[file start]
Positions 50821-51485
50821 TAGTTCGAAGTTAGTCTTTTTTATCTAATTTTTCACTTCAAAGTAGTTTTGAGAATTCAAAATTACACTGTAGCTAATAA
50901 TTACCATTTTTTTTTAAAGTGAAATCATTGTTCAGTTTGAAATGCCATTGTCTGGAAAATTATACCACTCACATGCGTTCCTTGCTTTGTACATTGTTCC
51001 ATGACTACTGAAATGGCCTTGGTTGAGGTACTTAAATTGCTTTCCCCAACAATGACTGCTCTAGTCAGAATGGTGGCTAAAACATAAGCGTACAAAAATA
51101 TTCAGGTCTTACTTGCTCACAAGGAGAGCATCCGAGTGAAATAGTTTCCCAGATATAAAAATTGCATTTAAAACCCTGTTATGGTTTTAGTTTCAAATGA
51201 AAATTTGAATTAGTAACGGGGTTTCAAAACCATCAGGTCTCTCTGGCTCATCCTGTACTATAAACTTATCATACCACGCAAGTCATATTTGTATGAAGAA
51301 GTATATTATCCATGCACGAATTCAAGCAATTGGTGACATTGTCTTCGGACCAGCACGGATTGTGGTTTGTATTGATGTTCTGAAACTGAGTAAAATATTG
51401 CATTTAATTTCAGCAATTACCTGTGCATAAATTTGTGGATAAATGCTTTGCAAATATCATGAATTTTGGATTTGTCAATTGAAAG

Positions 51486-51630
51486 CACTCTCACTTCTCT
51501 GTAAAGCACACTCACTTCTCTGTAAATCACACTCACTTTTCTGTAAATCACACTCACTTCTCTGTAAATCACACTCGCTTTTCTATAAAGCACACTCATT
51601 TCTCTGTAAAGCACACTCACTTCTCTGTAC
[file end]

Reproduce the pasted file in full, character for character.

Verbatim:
Positions 50821-51485
50821 TAGTTCGAAGTTAGTCTTTTTTATCTAATTTTTCACTTCAAAGTAGTTTTGAGAATTCAAAATTACACTGTAGCTAATAA
50901 TTACCATTTTTTTTTAAAGTGAAATCATTGTTCAGTTTGAAATGCCATTGTCTGGAAAATTATACCACTCACATGCGTTCCTTGCTTTGTACATTGTTCC
51001 ATGACTACTGAAATGGCCTTGGTTGAGGTACTTAAATTGCTTTCCCCAACAATGACTGCTCTAGTCAGAATGGTGGCTAAAACATAAGCGTACAAAAATA
51101 TTCAGGTCTTACTTGCTCACAAGGAGAGCATCCGAGTGAAATAGTTTCCCAGATATAAAAATTGCATTTAAAACCCTGTTATGGTTTTAGTTTCAAATGA
51201 AAATTTGAATTAGTAACGGGGTTTCAAAACCATCAGGTCTCTCTGGCTCATCCTGTACTATAAACTTATCATACCACGCAAGTCATATTTGTATGAAGAA
51301 GTATATTATCCATGCACGAATTCAAGCAATTGGTGACATTGTCTTCGGACCAGCACGGATTGTGGTTTGTATTGATGTTCTGAAACTGAGTAAAATATTG
51401 CATTTAATTTCAGCAATTACCTGTGCATAAATTTGTGGATAAATGCTTTGCAAATATCATGAATTTTGGATTTGTCAATTGAAAG

Positions 51486-51630
51486 CACTCTCACTTCTCT
51501 GTAAAGCACACTCACTTCTCTGTAAATCACACTCACTTTTCTGTAAATCACACTCACTTCTCTGTAAATCACACTCGCTTTTCTATAAAGCACACTCATT
51601 TCTCTGTAAAGCACACTCACTTCTCTGTAC